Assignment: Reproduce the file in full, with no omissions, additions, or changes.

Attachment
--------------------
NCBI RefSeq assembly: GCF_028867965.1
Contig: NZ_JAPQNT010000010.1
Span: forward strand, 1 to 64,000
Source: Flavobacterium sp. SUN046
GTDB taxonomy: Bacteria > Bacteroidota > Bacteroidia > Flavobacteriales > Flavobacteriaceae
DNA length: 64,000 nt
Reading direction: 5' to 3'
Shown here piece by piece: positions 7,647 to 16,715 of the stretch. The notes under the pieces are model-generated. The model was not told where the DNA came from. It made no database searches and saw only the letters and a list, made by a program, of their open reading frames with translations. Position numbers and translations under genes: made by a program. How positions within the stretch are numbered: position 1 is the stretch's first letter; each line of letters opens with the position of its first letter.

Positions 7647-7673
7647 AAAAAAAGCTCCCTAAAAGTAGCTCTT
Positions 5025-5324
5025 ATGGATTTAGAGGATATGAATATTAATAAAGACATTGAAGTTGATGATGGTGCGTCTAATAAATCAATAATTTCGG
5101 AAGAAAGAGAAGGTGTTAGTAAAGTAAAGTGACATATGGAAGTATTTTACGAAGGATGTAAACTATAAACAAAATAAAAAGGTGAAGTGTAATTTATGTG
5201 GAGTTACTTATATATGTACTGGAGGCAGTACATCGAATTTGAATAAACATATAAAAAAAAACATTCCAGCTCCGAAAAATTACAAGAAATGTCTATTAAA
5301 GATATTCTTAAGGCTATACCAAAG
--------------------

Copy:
NCBI RefSeq assembly: GCF_028867965.1
Contig: NZ_JAPQNT010000010.1
Span: forward strand, 1 to 64,000
Source: Flavobacterium sp. SUN046
GTDB taxonomy: Bacteria > Bacteroidota > Bacteroidia > Flavobacteriales > Flavobacteriaceae
DNA length: 64,000 nt
Reading direction: 5' to 3'
Shown here piece by piece: positions 7,647 to 16,715 of the stretch. The notes under the pieces are model-generated. The model was not told where the DNA came from. It made no database searches and saw only the letters and a list, made by a program, of their open reading frames with translations. Position numbers and translations under genes: made by a program. How positions within the stretch are numbered: position 1 is the stretch's first letter; each line of letters opens with the position of its first letter.

Positions 7647-7673
7647 AAAAAAAGCTCCCTAAAAGTAGCTCTT
Positions 5025-5324
5025 ATGGATTTAGAGGATATGAATATTAATAAAGACATTGAAGTTGATGATGGTGCGTCTAATAAATCAATAATTTCGG
5101 AAGAAAGAGAAGGTGTTAGTAAAGTAAAGTGACATATGGAAGTATTTTACGAAGGATGTAAACTATAAACAAAATAAAAAGGTGAAGTGTAATTTATGTG
5201 GAGTTACTTATATATGTACTGGAGGCAGTACATCGAATTTGAATAAACATATAAAAAAAAACATTCCAGCTCCGAAAAATTACAAGAAATGTCTATTAAA
5301 GATATTCTTAAGGCTATACCAAAG